CBRC Research Paper Series No. 35
Over the past decade there has been substantial reductions in exposure to secondhand smoke (SHS) within Victorian workplaces. In 2007, 95% of indoor workers reported smoking bans in their usual area of work, a significant increase from 91% in 1998. Respondents who worked indoors have been the primary beneficiaries of the workplace bans, with these workers more likely to report a total smoking ban at their usual area of work (95%) compared with outdoor workers (50%) and those who work primarily in a vehicle (81%).
However, there was a trend toward a significant increase in the proportion of both outdoor workers and vehicle workers reporting total smoking restrictions at their usual area of work between 1998 and 2007. In 2007, it was evident that hospitality workers (those working in hotels, restaurants and clubs) had experienced substantial gains in protection against exposure to SHS in the workplace, with a significant increase in the proportion reporting total bans in their usual workplace, from 61% in 1998 to 94% in 2007. In the past decade there have also been significant increases in total smoking restrictions in the usual area of work for those working in warehouses/workshops, shops/supermarkets, and own office/home office.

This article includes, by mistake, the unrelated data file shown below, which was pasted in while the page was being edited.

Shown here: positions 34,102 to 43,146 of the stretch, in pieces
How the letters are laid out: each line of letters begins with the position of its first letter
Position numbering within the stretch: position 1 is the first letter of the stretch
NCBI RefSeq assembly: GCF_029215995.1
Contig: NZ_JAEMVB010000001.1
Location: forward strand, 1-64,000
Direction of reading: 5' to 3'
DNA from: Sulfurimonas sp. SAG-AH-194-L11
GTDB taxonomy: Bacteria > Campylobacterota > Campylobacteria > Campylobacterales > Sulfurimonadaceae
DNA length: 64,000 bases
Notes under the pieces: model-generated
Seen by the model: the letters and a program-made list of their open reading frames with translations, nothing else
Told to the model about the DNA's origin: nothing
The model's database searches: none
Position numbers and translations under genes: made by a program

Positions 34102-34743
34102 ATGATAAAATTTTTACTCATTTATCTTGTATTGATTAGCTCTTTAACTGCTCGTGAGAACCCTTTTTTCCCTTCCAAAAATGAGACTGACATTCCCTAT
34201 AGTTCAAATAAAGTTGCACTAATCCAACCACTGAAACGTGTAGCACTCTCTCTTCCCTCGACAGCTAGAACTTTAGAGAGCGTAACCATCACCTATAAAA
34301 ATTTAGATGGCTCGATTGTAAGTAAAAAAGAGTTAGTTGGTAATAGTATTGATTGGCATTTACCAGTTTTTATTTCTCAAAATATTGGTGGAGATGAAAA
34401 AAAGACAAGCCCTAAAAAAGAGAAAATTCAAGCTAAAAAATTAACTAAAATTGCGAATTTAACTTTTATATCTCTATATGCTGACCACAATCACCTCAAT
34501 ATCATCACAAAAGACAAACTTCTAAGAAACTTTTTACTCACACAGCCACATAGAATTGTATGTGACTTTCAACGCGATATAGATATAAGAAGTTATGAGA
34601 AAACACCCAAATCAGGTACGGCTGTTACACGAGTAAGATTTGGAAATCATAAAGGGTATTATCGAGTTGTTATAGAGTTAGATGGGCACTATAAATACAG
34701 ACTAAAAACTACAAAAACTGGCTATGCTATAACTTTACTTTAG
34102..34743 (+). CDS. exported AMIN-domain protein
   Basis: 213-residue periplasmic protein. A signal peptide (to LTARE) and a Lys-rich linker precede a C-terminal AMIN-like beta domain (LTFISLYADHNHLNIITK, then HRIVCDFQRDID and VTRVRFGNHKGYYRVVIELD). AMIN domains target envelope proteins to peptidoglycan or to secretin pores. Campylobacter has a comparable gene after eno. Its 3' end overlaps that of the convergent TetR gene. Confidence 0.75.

Analysis of relative socio-economic disadvantage of respondents revealed significant increases in smoking bans in the usual area of work for all workers, regardless of their level of relative socio-economic disadvantage, with those in the most disadvantaged groups showing a slightly greater rate of change over the past 10 years.